Today I only read two chapters in Nehemiah (12:27-13:31). Nehemiah had served as governor for 13 years, and in 432 BC returns to Susa for an unspecified length of time. He receives permission to come back to Jerusalem and hold a dedication ceremony for the wall. When he returns, he discovers that during his absence, the people have already broken the covenant they have made. He is furious with righteous anger.
He finds three major offenses have led the people away from God. First, they neglected the house of God. They made an “arrangement” with Tobiah to give him space in the temple to store his personal goods, removing the holy things of God that should have been there. They stopped paying the Levites for their work as commanded by the Law, and so the Levites and musicians responsible for the worship services had left Jerusalem and gone back to their fields.
Second, they failed to honor the Sabbath. Instead of stopping work and worshiping God, the people were involved in trade, buying and selling as usual. The day had no meaning for them anymore.
Third, they had intermarried with women from Ashdod, Ammon, and Moab. The children were speaking foreign languages, and not being taught Hebrew (and thus would not have been taught the Law, as it would have only been in Hebrew). Nehemiah points out that one of the sons of the high priest had even married the daughter of Sanballat.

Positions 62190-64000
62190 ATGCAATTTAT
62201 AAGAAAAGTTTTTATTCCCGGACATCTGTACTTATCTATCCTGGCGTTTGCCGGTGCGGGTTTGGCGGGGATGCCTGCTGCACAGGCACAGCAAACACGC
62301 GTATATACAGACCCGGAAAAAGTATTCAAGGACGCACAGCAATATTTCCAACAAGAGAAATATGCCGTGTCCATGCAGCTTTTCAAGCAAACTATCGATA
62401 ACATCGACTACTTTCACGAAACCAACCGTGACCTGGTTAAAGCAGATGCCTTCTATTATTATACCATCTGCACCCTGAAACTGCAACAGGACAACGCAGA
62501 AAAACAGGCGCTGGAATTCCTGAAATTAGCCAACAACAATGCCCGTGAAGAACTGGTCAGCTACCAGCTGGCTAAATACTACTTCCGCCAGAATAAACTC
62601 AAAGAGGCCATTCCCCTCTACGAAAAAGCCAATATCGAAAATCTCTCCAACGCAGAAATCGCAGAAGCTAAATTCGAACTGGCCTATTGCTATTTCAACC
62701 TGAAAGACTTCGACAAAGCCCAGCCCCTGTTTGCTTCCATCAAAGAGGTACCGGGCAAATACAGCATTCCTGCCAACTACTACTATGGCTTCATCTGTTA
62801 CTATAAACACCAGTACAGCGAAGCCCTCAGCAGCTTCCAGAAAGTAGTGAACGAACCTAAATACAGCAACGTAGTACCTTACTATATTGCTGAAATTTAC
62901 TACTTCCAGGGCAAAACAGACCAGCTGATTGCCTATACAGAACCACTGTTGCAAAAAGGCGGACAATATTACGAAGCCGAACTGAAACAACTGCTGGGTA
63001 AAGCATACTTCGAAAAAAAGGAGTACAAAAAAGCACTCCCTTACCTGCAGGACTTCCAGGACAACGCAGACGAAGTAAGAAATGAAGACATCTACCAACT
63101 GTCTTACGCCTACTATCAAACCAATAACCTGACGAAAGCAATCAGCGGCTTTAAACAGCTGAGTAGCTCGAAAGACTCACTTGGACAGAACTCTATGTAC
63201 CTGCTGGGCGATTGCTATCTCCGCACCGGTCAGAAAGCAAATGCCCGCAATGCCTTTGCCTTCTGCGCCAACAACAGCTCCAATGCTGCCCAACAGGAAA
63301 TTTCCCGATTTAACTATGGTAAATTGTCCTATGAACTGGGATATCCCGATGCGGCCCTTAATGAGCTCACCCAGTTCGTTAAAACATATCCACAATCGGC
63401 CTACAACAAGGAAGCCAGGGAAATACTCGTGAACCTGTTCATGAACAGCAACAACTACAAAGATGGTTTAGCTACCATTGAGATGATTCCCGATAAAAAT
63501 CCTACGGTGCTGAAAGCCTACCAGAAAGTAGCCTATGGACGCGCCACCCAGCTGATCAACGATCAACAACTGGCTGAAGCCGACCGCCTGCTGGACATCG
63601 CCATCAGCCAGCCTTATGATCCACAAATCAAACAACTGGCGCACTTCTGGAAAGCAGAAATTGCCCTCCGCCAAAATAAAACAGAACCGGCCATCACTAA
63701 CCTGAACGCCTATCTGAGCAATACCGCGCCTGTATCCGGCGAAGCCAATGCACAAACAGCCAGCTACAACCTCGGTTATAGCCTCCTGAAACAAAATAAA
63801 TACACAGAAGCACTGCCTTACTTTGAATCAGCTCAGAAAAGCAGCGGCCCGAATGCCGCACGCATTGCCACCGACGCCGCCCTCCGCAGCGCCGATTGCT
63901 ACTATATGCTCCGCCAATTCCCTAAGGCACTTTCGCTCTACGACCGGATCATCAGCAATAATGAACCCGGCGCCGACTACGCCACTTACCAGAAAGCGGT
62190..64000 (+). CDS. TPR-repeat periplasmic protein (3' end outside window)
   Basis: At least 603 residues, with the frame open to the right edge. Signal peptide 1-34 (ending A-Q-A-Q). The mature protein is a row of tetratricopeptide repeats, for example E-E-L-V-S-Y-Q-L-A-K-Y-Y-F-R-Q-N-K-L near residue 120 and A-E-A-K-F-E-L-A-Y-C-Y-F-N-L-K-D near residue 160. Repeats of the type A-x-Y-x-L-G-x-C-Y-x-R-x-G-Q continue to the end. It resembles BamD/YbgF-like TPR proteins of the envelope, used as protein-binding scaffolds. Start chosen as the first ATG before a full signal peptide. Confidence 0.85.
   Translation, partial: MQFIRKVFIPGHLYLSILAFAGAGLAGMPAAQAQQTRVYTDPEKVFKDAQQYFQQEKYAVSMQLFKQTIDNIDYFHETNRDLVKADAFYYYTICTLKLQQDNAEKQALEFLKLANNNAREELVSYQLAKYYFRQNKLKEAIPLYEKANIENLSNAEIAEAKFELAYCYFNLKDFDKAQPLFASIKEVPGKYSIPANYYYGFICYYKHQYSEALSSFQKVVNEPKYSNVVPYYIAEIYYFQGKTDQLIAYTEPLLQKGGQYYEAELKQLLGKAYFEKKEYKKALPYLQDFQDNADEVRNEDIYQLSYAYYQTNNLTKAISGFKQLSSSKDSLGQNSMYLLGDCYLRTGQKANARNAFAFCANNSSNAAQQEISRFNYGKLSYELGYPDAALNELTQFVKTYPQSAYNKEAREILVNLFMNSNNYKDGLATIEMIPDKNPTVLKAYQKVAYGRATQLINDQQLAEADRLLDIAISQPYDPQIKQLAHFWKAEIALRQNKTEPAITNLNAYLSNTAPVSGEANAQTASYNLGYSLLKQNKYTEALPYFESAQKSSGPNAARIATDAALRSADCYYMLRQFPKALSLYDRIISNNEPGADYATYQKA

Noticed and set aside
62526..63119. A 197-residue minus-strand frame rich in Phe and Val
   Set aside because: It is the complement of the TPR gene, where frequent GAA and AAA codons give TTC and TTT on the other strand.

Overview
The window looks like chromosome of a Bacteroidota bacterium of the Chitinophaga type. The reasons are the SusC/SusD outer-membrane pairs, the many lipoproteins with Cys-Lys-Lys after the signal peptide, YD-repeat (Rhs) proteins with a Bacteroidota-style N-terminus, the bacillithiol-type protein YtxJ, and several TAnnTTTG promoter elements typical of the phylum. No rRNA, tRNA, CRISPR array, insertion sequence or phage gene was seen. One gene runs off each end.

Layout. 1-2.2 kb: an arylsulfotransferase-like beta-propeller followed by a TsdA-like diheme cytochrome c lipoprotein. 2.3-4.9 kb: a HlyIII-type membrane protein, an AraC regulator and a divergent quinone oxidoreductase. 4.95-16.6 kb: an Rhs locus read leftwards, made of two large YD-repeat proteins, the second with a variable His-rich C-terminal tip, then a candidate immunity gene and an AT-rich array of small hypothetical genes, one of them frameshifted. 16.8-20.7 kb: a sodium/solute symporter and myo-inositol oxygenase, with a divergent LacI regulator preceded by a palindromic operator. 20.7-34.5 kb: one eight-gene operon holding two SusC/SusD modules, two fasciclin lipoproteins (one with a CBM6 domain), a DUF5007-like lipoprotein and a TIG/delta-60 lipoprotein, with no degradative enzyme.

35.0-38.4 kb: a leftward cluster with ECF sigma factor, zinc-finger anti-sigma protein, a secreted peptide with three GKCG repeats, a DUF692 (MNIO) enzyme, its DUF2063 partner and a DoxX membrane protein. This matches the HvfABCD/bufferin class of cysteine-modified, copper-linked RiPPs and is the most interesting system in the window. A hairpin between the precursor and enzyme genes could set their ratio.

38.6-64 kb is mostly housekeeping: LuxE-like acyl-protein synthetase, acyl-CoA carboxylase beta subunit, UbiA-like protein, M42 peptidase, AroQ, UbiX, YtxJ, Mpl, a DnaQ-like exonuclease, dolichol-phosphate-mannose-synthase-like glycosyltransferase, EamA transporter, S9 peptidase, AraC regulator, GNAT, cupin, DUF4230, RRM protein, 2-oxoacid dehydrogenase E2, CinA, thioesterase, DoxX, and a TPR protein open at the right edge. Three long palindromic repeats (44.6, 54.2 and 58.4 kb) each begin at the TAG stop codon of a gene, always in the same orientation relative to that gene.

Tobiah…Sanballat…do those names sound familiar? They should. These were the two main leaders in the attacks, distractions, frustrations, and intimidation during the construction of the wall. They were Israel’s enemies, and yet the people had compromised with them in the worst ways possible. They made “backroom” deals for political purposes using the temple and entered into a marriage covenant tying themselves together. No wonder Nehemiah was upset! He reacts strongly, swiftly and decisively. He literally “cleans house,” calling the people out on their sin and making quick decisions to restore things to right.
What’s the takeaway? What happened to the people illustrates the need for strong, godly leaders who are not afraid to preach and teach the truth and hold the people they shepherd accountable. Pastors, fathers and mothers, teachers. If you have a position of responsibility for other believers, whether they are children, teens, or adults, take it seriously, because whenever there is a vacuum of godly influence, the enemy is standing ready to come in and take advantage.
There’s a reason Jesus compared His followers to sheep. We need a shepherd! Was it Nehemiah’s fault the people regressed back into sin? Of course not. We are all individually responsible for our own decisions. But this story does teach us how important it is to have godly leadership in our lives – leaders who will not back down on the truth, who will confront sin and call it what it is, and who will hold those under their care accountable for their actions as people who proclaim themselves as Christ-followers.